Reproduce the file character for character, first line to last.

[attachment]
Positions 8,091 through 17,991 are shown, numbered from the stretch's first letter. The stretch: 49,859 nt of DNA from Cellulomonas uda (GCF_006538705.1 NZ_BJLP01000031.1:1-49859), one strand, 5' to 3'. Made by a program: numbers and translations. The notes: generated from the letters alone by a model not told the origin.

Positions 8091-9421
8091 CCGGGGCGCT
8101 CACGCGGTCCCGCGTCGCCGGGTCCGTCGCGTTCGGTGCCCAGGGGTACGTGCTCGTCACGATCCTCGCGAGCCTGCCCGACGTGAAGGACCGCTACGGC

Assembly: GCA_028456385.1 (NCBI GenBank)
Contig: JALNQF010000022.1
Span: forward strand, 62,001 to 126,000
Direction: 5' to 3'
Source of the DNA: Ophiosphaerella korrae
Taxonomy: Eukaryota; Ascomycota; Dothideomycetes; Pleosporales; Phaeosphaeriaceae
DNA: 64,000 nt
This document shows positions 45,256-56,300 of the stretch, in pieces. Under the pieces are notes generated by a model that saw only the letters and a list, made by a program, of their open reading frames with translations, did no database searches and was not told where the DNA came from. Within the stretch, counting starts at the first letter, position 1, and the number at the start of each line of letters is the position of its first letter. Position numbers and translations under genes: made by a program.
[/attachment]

Positions 8,091 through 17,991 are shown, numbered from the stretch's first letter. The stretch: 49,859 nt of DNA from Cellulomonas uda (GCF_006538705.1 NZ_BJLP01000031.1:1-49859), one strand, 5' to 3'. Made by a program: numbers and translations. The notes: generated from the letters alone by a model not told the origin.

Positions 8091-9421
8091 CCGGGGCGCT
8101 CACGCGGTCCCGCGTCGCCGGGTCCGTCGCGTTCGGTGCCCAGGGGTACGTGCTCGTCACGATCCTCGCGAGCCTGCCCGACGTGAAGGACCGCTACGGC

Assembly: GCA_028456385.1 (NCBI GenBank)
Contig: JALNQF010000022.1
Span: forward strand, 62,001 to 126,000
Direction: 5' to 3'
Source of the DNA: Ophiosphaerella korrae
Taxonomy: Eukaryota; Ascomycota; Dothideomycetes; Pleosporales; Phaeosphaeriaceae
DNA: 64,000 nt
This document shows positions 45,256-56,300 of the stretch, in pieces. Under the pieces are notes generated by a model that saw only the letters and a list, made by a program, of their open reading frames with translations, did no database searches and was not told where the DNA came from. Within the stretch, counting starts at the first letter, position 1, and the number at the start of each line of letters is the position of its first letter. Position numbers and translations under genes: made by a program.